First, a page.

Saturday, October 25, 2008

David Almond blogging Day 2

Or: "What's there to be afraid of? It's only in your head..."

Last week*, I ended by admitting that there is something frightening about David Almond's books, something powerful and dark and mysterious. It's this very quality, his ability to turn a world we accept without thinking into a stark and terrible truth simply by exposing it to the power of imagination, that I find so compelling in his work.

Okay, so what does that mean? Well, I think Almond's books fall into two types (if I can be so crass as to bluntly categorize one man's entire body of work), and Skellig, his first book and the one I discussed last time, falls into the first category, in which Almond explores what is frightening about the world around us, and how we triumph over that fear with imagination.

Maybe I'm wrong about this, but if you look at books like The Fire Eaters (one of my personal favorites), My Dad's a Birdman, Skellig, and his latest, The Savage, you find a core conflict at work: individual kids struggling with threats--ominous, nebulous--threats and fears encroaching from the outside world. And their struggle is as much one of imagination as it is something concrete.

As imperfect a choice as it may be, I use that word "concrete" to avoid the word "real", because in a David Almond novel, questions about what is real and what is not are almost not worth asking--the mind is powerful enough to conjure both angels and demons, and sometimes, as with Skellig, it is unclear which is which.

All this is nebulous, so let me give an example. His chapter book, My Dad's a Birdman, is often overlooked because it is aimed at younger readers, however, in many ways, it's the best place to stare. What I'm talking about is quite clear at the outset. The main character, Lizzie, is motherless, and her father is nearly useless, pretending he's a birdman, requiring Lizzie to cajole him into eating, showering, shaving, etc. The book opens with a scene much like most schoolday mornings: a parent pushing, arguing, prodding their kid to get ready for school. Only here it is not the parent doing the prodding, but the child, and it is not a kid that resists getting ready and getting on with their day, but the father.

I'm in the middle of reading this book to my 5 year old daughter, and I could tell from the beginning that she was riveted by it, caught somewhere between excitement and unease. Within its pages, the natural order of the world is upended: everythings is reversed--a child is responsible for an adult, and a parent acts out, playing pretend and ignoring the rules of what should be. My daughter finds it strange, funny, and disturbing all at the same time. She's hooked.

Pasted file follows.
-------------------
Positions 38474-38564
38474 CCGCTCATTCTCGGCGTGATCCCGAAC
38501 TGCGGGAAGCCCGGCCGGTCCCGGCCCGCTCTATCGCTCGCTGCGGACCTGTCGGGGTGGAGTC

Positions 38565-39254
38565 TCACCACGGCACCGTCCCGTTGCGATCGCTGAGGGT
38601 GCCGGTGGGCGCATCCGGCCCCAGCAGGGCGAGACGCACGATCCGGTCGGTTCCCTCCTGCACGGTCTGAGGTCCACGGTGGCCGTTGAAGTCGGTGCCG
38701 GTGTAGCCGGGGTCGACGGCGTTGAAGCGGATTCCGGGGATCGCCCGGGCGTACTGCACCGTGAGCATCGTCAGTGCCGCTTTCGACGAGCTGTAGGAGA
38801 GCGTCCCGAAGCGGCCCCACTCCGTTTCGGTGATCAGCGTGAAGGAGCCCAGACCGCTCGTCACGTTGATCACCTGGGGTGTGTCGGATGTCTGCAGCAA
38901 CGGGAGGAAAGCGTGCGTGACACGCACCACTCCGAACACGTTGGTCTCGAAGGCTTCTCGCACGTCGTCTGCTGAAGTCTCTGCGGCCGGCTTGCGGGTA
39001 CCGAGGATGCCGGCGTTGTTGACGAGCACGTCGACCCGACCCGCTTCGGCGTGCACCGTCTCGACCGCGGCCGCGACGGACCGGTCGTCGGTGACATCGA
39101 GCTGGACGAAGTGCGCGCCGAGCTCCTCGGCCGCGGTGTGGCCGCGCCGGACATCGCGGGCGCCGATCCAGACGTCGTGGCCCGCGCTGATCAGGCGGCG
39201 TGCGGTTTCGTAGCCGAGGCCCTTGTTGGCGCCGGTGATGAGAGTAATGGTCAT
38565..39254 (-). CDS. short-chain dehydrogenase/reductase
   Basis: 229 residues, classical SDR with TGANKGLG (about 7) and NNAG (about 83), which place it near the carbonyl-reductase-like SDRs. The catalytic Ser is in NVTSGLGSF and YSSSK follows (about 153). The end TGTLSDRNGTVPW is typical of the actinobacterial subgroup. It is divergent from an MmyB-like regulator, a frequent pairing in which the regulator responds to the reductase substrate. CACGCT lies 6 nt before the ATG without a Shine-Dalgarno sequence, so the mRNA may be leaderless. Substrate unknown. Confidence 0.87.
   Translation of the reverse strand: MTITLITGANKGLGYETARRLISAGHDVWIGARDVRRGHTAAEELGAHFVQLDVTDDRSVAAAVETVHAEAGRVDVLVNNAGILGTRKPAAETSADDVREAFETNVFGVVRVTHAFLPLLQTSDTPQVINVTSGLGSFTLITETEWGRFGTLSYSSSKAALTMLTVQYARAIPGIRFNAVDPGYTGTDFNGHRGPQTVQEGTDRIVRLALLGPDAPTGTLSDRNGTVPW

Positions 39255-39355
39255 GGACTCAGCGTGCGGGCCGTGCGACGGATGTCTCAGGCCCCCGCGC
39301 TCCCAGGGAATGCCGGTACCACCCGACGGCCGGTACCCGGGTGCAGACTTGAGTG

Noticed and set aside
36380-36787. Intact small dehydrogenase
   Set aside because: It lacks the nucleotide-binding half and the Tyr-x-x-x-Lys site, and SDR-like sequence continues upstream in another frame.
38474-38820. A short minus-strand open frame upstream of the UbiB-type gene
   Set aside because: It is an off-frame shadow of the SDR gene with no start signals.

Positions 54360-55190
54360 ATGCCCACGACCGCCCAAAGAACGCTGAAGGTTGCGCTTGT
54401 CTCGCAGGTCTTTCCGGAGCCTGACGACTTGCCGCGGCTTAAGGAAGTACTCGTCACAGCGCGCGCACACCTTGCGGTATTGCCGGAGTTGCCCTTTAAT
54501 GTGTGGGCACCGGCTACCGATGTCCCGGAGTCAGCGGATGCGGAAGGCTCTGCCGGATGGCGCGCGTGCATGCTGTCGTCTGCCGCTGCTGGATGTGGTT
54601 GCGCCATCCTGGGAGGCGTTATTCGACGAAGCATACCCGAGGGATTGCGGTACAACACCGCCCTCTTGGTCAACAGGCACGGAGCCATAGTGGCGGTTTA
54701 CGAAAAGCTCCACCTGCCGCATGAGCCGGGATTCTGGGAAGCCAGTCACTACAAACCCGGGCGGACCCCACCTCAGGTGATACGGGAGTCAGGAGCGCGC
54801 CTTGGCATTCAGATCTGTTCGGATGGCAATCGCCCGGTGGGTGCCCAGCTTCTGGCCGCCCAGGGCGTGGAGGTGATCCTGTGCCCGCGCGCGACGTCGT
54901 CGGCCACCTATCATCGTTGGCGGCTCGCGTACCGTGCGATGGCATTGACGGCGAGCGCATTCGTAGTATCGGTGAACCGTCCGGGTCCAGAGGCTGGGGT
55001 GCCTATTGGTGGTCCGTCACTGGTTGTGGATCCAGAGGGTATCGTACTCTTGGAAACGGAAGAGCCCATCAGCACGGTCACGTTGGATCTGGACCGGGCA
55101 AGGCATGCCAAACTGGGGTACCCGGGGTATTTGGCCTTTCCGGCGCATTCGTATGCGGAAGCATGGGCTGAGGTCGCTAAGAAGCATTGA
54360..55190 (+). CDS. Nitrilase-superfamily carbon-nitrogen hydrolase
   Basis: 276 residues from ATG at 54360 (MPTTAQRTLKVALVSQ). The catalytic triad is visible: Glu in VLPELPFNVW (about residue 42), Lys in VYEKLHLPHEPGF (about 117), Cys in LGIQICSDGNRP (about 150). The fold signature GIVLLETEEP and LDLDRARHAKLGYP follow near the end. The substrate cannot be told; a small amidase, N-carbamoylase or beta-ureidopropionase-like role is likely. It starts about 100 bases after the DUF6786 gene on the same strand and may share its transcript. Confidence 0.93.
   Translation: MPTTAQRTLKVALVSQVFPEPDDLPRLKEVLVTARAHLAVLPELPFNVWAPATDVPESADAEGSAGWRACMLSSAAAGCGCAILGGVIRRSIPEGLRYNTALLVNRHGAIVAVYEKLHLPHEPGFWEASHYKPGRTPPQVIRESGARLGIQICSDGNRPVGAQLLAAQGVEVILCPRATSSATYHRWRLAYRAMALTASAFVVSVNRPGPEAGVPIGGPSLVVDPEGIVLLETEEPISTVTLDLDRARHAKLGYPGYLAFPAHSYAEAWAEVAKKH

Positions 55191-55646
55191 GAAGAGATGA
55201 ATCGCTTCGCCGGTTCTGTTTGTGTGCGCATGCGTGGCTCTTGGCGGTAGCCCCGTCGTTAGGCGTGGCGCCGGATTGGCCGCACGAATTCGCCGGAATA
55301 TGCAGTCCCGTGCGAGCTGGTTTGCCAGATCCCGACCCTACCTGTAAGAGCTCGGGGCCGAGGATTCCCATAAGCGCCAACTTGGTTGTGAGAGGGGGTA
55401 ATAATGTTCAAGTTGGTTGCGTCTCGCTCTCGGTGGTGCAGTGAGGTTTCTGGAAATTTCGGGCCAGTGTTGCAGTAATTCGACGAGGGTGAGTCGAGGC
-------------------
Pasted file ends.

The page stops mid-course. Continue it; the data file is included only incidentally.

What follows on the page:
Imagination, then, both transforms and violates, through its ability to take off in flight (I think it's no coincidence that wings play a large role in many of David Almond's novels) and to threaten everything and everyone around. In The Fire Eaters, the book opens with Bobby Burns witnessing a homeless carny named McNulty swallow fire and pierce his flesh with knives. It's a great opening, and very David Almond: vivid and grotesque. But, while Bobby is disturbed by McNulty, there's something about the fire-eater that gets under his skin, that he absorbs and makes his own--which then opens the door for Bobby to confront some of the more personal demons (an oppressive new school, a growing distance from his best friend) that come up in the novel through his own defiant, sensational, and disturbing actions.

But there's another kind of David Almond novel, one in which the disturbing swirl of the darkest substance a young mind can conjure creates a world all its own, outside the influence of the orderly world of adults. And that, for me, is the best Almond has to offer--and I explore that more in my next David Almond blog (hopefully much less than a week away...)

*btw: sorry it's taken me so long to get this follow-up post on here--I've been waylaid by illness, but am feeling much better now.
(edited to add links)

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